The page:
Lugar's challenger, Richard Mourdock, said in his victory speech, that his campaign was about ideas for the future of both the Republican Party and our nation as a whole. Unfortunately, Mourdock's win is part of a disturbing pattern of election victories for Tea Party ideas, of unilateralists over more moderate, internationally minded Republicans.
Getting two-thirds of the Senate to agree on anything is a daunting task. So it was no small feat when the Senate approved New START, the Strategic Arms Reduction Treaty, during its December lame duck session. New START was the first major international agreement passed by the Senate since the Chemical Weapons Convention (CWC) in 1997.
The United States is a bit schizophrenic when it comes to treaties. The U.S. government does a great job negotiating them. From the International Criminal Court to the Comprehensive Test Ban Treaty, U.S. diplomats have forged very constructive compromises on major human rights and security agreements. Unfortunately, the U.S. Senate has a history of letting these accords molder. The Senate and the White House still have a long list of treaties that are overdue for ratification.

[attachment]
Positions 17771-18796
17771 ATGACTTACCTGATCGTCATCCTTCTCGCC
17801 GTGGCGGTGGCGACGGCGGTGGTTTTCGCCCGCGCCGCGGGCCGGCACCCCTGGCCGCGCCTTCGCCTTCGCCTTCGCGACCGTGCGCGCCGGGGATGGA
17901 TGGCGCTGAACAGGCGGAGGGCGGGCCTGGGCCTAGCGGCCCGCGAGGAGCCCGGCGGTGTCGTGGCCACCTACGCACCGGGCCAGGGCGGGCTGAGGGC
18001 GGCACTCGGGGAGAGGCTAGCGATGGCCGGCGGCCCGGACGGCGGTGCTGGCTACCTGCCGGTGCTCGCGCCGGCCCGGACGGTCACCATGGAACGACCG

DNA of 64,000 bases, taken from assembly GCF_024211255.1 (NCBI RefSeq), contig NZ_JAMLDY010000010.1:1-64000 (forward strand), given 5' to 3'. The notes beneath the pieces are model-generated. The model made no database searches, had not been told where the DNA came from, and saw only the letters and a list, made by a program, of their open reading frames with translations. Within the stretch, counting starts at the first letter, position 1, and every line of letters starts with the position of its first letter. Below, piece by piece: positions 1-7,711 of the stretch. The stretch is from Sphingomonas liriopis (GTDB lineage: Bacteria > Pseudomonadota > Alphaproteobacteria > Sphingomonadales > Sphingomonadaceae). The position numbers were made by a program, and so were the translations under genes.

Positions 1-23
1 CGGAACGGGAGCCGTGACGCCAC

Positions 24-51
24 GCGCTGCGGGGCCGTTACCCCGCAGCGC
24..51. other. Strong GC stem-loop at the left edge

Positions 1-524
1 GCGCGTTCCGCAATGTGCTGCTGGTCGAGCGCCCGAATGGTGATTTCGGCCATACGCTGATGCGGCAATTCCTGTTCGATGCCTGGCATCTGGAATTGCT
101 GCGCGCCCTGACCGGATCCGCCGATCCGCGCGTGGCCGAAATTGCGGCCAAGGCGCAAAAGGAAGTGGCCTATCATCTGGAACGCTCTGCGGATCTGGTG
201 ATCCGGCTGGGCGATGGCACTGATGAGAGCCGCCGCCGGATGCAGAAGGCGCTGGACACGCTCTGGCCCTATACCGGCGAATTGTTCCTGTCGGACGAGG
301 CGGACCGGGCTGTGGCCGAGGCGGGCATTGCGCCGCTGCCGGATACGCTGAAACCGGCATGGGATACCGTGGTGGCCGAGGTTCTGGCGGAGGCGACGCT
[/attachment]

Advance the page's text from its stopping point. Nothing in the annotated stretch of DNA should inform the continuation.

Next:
Much can be learned from the successful passage of this treaty. Here are seven lessons for policymakers to consider as they move forward.
If the people will lead, the leaders will follow. The ratification of the new START treaty, without question, was uncertain as recently as one week ago. But because of the indefatigable efforts of us, citizens who stand for global solutions to global challenges, we turned the tide. We moved the mountain. We carried the day.